Remember the 1993 film Groundhog Day? Bill Murray’s TV weatherman found himself trapped in a time warp in a turgid little town and despaired, “What would you do if you were stuck in one place and every day was exactly the same, and nothing that you did mattered?”
That locked-in-place feeling gripped us during last week’s briefing on the federal Food and Drug Administration (FDA)’s progress – or lack of same — in reconsidering bisphenol A (BPA), the synthetic sex hormone found to leach into food and drink from plastic packaging. Back in June, the new FDA had promised a resolution of the question in “weeks, not months.”
Last week, though, FDA officials said the new review would not be done until late November. Moreover, they made it clear that the review was being led by one of the same officials who had developed the earlier, controversial FDA position that BPA food contamination is harmless to people.
We at Environmental Working Group don’t like to let the sun set on backpedaling, so immediately after the FDA staff briefing, Richard Wiles, EWG senior vice president for policy, sent a letter to FDA commissioner Margaret Hamburg, asserting that “the course on which the agency seems to have embarked will do nothing to restore public confidence in FDA.”
Specifically, Wiles asked Hamburg to remove a key FDA official from the BPA reassessment — Mitchell Cheeseman, who, as deputy director of the Office of Food Additive Safety, was a principle architect of the agency’s Bush era position that BPA food contamination presents no danger to the public, even infants.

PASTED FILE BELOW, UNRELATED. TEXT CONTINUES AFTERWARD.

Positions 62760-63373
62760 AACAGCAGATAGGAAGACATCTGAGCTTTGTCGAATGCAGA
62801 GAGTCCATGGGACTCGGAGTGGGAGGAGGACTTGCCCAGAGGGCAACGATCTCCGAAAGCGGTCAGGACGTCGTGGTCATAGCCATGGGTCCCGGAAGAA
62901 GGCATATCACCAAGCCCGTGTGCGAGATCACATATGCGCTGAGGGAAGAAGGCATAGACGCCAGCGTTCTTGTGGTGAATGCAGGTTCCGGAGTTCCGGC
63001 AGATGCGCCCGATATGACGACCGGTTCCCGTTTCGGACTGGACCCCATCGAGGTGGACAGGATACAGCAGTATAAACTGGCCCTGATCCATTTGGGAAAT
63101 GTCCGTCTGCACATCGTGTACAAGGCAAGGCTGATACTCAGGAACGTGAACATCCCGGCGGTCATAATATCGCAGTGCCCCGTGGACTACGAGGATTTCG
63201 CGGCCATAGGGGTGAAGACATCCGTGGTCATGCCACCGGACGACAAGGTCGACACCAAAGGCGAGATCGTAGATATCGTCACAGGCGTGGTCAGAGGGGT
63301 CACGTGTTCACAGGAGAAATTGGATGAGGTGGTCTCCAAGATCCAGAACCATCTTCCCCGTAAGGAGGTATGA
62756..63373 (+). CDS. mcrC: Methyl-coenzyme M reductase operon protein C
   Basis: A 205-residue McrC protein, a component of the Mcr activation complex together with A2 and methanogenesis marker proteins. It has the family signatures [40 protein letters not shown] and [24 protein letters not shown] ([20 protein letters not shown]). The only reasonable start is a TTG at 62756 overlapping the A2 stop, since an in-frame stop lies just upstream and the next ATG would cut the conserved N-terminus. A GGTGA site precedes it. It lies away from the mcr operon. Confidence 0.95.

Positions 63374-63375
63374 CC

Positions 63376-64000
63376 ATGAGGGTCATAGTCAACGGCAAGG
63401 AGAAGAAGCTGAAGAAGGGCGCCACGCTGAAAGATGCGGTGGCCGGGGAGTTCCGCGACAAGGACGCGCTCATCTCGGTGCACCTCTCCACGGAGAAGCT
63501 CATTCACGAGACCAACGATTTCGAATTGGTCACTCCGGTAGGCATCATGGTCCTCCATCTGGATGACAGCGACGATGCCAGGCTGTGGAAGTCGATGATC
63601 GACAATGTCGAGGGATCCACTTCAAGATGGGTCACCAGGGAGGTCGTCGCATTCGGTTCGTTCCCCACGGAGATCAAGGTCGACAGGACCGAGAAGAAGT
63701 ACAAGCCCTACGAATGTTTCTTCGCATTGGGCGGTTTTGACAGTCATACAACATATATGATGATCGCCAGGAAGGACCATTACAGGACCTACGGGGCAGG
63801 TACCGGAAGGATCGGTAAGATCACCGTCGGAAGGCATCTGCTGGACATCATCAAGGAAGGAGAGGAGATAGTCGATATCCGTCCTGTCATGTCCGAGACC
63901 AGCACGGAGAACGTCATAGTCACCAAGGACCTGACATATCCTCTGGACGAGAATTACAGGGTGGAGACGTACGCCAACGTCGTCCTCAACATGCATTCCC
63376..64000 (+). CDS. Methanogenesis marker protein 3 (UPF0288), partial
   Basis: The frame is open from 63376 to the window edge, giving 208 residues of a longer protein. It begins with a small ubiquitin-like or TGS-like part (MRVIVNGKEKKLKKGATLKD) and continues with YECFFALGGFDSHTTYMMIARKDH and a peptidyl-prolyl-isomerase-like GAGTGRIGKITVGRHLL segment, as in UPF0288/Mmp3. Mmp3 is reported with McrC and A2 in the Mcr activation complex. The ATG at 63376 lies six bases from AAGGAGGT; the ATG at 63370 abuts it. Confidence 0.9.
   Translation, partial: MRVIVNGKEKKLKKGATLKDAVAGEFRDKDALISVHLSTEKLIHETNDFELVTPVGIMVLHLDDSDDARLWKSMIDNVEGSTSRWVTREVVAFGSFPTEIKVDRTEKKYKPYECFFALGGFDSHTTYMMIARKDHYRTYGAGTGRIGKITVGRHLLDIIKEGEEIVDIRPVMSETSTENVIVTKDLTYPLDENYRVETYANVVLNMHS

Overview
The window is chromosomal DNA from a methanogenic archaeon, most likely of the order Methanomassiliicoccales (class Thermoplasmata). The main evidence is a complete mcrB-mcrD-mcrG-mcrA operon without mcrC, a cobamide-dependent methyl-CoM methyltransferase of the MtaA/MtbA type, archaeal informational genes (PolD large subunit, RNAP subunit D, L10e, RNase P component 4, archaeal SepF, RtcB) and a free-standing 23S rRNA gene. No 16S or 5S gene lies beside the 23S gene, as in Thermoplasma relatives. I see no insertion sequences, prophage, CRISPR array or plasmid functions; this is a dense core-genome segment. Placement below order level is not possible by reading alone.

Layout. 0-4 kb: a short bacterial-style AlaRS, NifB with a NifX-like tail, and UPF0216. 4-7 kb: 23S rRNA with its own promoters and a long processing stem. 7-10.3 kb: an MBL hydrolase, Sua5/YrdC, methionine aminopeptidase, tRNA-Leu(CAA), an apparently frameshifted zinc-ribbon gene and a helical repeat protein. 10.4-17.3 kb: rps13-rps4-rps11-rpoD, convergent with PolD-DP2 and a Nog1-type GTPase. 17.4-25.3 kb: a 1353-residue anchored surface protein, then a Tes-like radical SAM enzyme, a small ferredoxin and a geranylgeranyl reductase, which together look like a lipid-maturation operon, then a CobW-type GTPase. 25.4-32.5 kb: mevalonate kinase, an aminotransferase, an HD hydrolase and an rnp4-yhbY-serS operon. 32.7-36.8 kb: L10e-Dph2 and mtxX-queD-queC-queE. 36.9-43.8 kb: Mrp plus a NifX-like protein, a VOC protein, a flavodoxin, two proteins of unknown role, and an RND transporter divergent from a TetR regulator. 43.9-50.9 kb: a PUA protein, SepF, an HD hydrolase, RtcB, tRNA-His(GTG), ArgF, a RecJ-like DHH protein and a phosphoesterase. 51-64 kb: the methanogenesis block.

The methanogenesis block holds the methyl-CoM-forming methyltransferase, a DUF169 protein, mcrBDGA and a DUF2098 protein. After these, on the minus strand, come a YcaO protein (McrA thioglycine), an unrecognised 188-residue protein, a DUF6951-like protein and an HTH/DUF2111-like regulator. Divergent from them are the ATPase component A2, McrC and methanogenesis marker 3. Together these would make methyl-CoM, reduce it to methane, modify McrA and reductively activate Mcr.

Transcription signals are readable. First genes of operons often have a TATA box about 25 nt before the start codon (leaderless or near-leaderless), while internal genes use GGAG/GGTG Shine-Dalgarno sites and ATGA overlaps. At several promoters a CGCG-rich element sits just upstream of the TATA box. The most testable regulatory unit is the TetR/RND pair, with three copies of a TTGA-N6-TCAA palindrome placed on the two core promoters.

Cheeseman’s name had surfaced back in September 2007, when he told Chemical and Engineering News, “FDA absolutely still considers BPA safe for uses in food containers.”
At the time, Cheeseman was dismissing a statement by the so-called Chapel Hill group, a panel of BPA experts convened by the National Institute of Environmental Health, who had asserted that BPA at levels to which people were exposed caused laboratory animals to develop, among other things, cancer, reproductive system abnormalities, brain and neurological disorders and diabetes.
The FDA stuck to its guns throughout 2008, even as more and more research labs produced evidence of the chemical’s hazards, leading Canada to ban BPA in baby bottles. Some U.S. states and municipalities enacted partial BPA bans in the early months of 2009.
Meanwhile, the Milwaukee Journal Sentinel added texture to the saga by publishing internal FDA emails showing that Cheeseman had consulted with chemical industry lobbyists on the agency’s position but had excluded dissenting voices. At one point, the Journal Sentinel reported, Cheeseman asked an American Chemistry Council (ACC) official how to discredit a Japanese study of BPA toxicity.
Last October, the Science Board pronounced the FDA staff’s work on BPA “incomplete and unreliable.”
Harsh words. Last week, FDA officials indicated to the Science Board that they wanted to set up a fresh new BPA panel in place of the more experienced subcommittee responsible for that stinging indictment.
As far as we’re concerned, green isn’t always a good thing. So Wiles asked Hamburg to keep the battled-hardened panel to oversee the FDA staff’s work.
Bill Murray’s character extricated himself from the Groundhog Day infinity loop when he abandoned his self-absorbed malaise, devoted himself to the public good — and got the girl.
EWG’s message to FDA was similar, except for the girl part. Don’t just sit there. Do something. As Wiles put it, to salvage its reputation, FDA has to show that it “puts the health of the public before the interests of BPA manufacturers and users.”